Nancy Itteilag, an agent with WFP, has taken delivery of cars shipped from overseas for clients who weren’t in town, driven clients to the airport and finished packing for clients who were too overwhelmed at the last minute.
“I’ve even folded laundry that people have accidently left in the dryer,” says Itteilag, who also delivers lunch to buyers and to their moving crews to keep people happy on a stressful day.
Catherine Charbonneau, another Evers & Co. agent, had to get a big bat out of one of her listings in Chevy Chase.
“I’ve chased cats, crated dogs and walked dogs for customers, climbed onto the roof, crawled under a home, landscaped, caulked and even sat with sellers to sort their ‘trash, donate or keep’ piles,” says Charbonneau.
In other words, customer satisfaction means a lot more than paperwork for most real estate agents. [gallery ids="102395,122741,122746,122732,122725,122736" nav="thumbs"]
Featured Property: 2823 N Street NW
Georgetowner • April 6, 2016
This stately Greek Revival home, with six bedrooms and six baths, is situated in Georgetown’s coveted East Village. Previously owned by Admiral Aaron Weaver, the corner home, built c. 1850, boasts a historic façade only slightly modified from the original architectural design. The inside has been thoroughly updated by architect Dale Overmyer to provide a luxurious atmosphere while maintaining its original character. Along with an award-winning gourmet kitchen, the features include high ceilings, elegant trim, hardwood floors, recessed lighting and a home intercom and speaker system throughout. There is also parking for two cars and a large, fenced-in yard with a heated pool.
Offered at $6,850,000
TTR Sotheby’s International Realty
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Featured Property: 1222 28th Street NW
Georgetowner • February 24, 2016
This standout crimson cottage, nestled between its neighbors, holds a special place in Georgetown’s history. Believed to be built in the late 1700s, it has long been a frequently photographed neighborhood fixture. It’s been written about in The Georgetowner and other newspapers and been on the Georgetown House Tour. It is likely the oldest, smallest and cutest house in town.
The one-bedroom home opens to a living room with dark wood paneling and weathered wooden beams crisscrossing the ceiling. The elegant brick fireplace is adorned with pewterware. Past the study, laundry room and half-bath that mark the end of the original house, a kitchen and sitting space were added, with natural light coming from three skylights and a large glass door. The Belgian block floor mirrors the original flooring in the study and parts of the living room. A winding wooden staircase leads up to the single bedroom under the eaves, with a full bathroom and an office overlooking the rear garden area.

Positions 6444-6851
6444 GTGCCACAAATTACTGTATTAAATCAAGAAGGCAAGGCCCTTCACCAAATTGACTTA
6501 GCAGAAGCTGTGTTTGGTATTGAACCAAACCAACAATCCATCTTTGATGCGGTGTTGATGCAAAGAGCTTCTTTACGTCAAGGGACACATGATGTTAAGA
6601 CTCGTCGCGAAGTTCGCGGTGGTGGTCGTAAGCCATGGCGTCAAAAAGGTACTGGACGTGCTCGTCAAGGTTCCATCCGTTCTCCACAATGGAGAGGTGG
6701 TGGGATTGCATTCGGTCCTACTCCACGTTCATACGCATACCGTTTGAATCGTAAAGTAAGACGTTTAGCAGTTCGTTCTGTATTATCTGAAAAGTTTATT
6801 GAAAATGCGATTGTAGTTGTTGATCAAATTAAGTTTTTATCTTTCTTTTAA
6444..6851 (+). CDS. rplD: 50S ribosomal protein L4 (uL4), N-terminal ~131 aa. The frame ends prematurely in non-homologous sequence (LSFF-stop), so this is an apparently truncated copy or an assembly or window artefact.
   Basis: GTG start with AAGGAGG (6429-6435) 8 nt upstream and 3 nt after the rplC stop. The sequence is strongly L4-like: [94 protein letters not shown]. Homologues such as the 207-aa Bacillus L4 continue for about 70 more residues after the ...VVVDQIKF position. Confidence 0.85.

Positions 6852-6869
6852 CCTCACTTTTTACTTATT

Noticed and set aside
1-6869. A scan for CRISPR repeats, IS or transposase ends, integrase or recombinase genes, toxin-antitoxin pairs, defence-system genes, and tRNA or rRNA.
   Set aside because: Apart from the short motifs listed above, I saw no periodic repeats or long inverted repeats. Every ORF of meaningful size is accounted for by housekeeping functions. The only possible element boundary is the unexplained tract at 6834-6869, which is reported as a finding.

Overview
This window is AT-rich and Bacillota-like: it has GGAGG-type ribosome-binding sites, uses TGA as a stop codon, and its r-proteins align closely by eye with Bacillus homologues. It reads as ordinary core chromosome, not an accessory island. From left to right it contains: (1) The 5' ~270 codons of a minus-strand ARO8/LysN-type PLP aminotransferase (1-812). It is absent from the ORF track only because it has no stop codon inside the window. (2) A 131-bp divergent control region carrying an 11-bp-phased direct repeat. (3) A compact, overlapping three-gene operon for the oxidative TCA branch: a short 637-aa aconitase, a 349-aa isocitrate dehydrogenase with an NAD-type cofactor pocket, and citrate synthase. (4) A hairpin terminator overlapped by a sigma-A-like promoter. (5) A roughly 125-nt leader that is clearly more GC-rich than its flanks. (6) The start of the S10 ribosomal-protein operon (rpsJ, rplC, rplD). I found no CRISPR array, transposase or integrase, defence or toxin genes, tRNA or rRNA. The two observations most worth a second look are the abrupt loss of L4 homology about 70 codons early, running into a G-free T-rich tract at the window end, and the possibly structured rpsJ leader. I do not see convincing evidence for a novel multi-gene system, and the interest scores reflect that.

The house is being sold “as-is” and furnished, with beautiful wooden desks, rustic décor and books belonging to Ann Caracristi, the owner since 1950. A cryptologist during World War II, Caracristi became the first woman deputy director of the National Security Agency. She died at the age of 94 on Jan. 10, leaving no immediate survivors but a most recognizable home.
Offered at $865,000
Long & Foster Georgetown
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Georgetowner • February 10, 2016
4504 Foxhall Crescent NW
This classic villa in Foxhall Crescent, an iconic design by Arthur Cotton Moore, architect of Washington Harbour, boasts soaring ceilings and neo-classical architectural details. Flooded with light through numerous windows, it offers a variety of views, including Virginia vistas. Other features of this four-bedroom home on a spacious lot include two fireplaces, a marble entry foyer, a circular staircase, custom built-ins, a patio and a garage.
Offered at $1,550,000
Long and Foster Real Estate
Janet P. Whitman
The Little Woman Who Started the Big Holiday
Georgetowner • November 19, 2015
When Abraham Lincoln met Harriet Beecher Stowe, the author of “Uncle Tom’s Cabin,” he was reported to have said, “So you are the little woman who started the big war.” He fully comprehended the influence of her book — turning the national tide against slavery and making the war inevitable.
Lincoln placed a lot of weight on Stowe’s influence and that of other women who advised him, whether the advice was solicited or not. Once such female advisor was an 11-year-old girl who wrote him a letter when he was running for president, suggesting he would look a lot better if he had a beard. Lincoln grew a beard, and it did improve his looks.
His wife, Mary Todd Lincoln, advised him during their courtship and throughout their marriage, especially when it came to political matters. When he won the presidential election in 1860, Abe said, “Mary, Mary, we are elected!”
Another persistent (if unsolicited) female advisor was Sarah Josepha Hale, a remarkable woman who was unrelenting in her drive to make Thanksgiving a national holiday. As it turns out, Thanksgiving was declared a holiday by numerous presidents in various ways, but Lincoln was the first to make it a national holiday by proclamation.